Pain is weakness leaving the body.
If you have ever been to the gym sometime during the months of January through March, you have likely seen many people pushing their poor bodies to the limits! Within a few days, many of those same people can barely lift their gym bags even to go to the gym. They had no doubt of their strength when everyone was watching them do their leg presses and biceps curls, but just days later they doubted their judgment in pushing so hard! The smarter, more committed gym-goers know their limitations. Through experience, they know just how hard to push so that they are making progress without injury; they know their bodies.
Sometimes, we doubt our own strength. Even mighty Samson, a man who probably looked like Arnold Schwarzenegger, or who may have been even more impressive, prayed to the Lord, “Sovereign Lord, remember me. Please, God, strengthen me just once more,” (Judges 16:28). This kind of doubt is an open invitation for God to come and show Himself to us, to perform miracles, to strengthen us! When we doubt, we are weak, yet, we are made perfect in our weakness (2 Corinthians 12:9). Painful circumstances help us realize that we cannot live this life in seclusion. Prayer is a “face-to-face relationship with God” (Core Christianity, 61).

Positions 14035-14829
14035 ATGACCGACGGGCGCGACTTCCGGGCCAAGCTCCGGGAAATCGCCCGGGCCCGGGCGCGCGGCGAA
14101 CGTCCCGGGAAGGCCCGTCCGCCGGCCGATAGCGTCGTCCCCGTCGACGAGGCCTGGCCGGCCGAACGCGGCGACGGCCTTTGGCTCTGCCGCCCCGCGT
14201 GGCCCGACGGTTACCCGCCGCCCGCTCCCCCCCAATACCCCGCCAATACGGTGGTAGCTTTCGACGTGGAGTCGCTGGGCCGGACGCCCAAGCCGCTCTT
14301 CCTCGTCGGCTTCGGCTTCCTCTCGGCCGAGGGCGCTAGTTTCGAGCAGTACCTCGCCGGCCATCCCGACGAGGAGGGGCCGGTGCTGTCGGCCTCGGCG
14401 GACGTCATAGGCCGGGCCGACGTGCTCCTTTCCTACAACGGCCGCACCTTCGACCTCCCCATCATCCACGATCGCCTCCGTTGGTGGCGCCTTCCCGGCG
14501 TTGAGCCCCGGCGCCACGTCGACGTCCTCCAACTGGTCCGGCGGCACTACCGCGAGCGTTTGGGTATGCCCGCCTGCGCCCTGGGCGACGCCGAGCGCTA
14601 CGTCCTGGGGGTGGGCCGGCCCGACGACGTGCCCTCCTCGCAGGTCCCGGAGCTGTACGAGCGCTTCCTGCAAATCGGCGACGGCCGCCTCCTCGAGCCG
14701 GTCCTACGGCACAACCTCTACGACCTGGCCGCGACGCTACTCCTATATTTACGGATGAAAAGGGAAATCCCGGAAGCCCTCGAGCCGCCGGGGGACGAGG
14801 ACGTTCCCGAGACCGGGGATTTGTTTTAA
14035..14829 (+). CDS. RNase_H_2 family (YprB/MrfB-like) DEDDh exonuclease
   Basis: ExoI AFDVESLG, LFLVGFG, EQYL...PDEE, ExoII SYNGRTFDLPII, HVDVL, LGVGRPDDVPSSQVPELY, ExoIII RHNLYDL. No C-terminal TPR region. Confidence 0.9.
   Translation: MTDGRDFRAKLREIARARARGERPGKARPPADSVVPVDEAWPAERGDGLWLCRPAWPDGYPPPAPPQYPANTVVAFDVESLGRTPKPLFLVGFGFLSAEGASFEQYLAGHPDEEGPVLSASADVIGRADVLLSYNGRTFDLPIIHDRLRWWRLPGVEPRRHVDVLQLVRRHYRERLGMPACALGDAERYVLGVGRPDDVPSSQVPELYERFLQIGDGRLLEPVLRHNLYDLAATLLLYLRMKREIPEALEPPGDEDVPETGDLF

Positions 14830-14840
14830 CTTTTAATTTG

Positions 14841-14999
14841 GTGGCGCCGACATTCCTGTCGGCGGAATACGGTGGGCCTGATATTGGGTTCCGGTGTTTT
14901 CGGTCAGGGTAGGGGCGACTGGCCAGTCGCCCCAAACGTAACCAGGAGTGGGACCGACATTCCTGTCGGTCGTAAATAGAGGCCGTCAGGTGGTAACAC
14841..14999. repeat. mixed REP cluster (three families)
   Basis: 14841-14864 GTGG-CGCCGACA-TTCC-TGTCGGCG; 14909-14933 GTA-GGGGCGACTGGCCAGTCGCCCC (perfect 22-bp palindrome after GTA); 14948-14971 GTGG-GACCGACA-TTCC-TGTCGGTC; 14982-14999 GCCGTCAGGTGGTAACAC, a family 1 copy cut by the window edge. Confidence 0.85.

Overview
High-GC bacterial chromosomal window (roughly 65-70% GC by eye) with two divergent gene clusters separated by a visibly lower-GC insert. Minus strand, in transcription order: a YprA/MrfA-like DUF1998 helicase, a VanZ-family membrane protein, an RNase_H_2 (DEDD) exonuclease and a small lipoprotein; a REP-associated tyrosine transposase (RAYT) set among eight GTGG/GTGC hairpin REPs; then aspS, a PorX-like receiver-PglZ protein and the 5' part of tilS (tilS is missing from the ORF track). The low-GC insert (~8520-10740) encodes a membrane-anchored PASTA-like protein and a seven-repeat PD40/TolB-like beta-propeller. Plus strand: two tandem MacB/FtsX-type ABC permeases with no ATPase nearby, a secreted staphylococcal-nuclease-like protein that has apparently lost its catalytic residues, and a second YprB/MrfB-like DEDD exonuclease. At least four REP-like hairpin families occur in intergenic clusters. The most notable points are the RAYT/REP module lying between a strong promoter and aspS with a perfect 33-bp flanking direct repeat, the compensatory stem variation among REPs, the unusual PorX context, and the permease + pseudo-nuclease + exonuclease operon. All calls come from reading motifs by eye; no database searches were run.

What to do with doubt…
If there is doubt in our heart, we need to find out where it is coming from. Most likely, a lie has been planted and is taking root. The first step in overcoming doubt, is to doubt the lie itself! Then we should reach out and join with other believers in studying the Word of God to find the truth of the matter. The Bible says that where three or more gather in Christ’s name, He will be there (Matthew 18:20). Together, we can pray, asking God to strengthen us, and believing that He will show up in a mighty way to disprove the lie.
Remember the disciple Thomas, who doubted the resurrection? Jesus showed up and proved the truth of the matter, saying, “Put your finger here; see my hands. Reach out your hand and put it into my side. Stop doubting and believe” (John 20:27).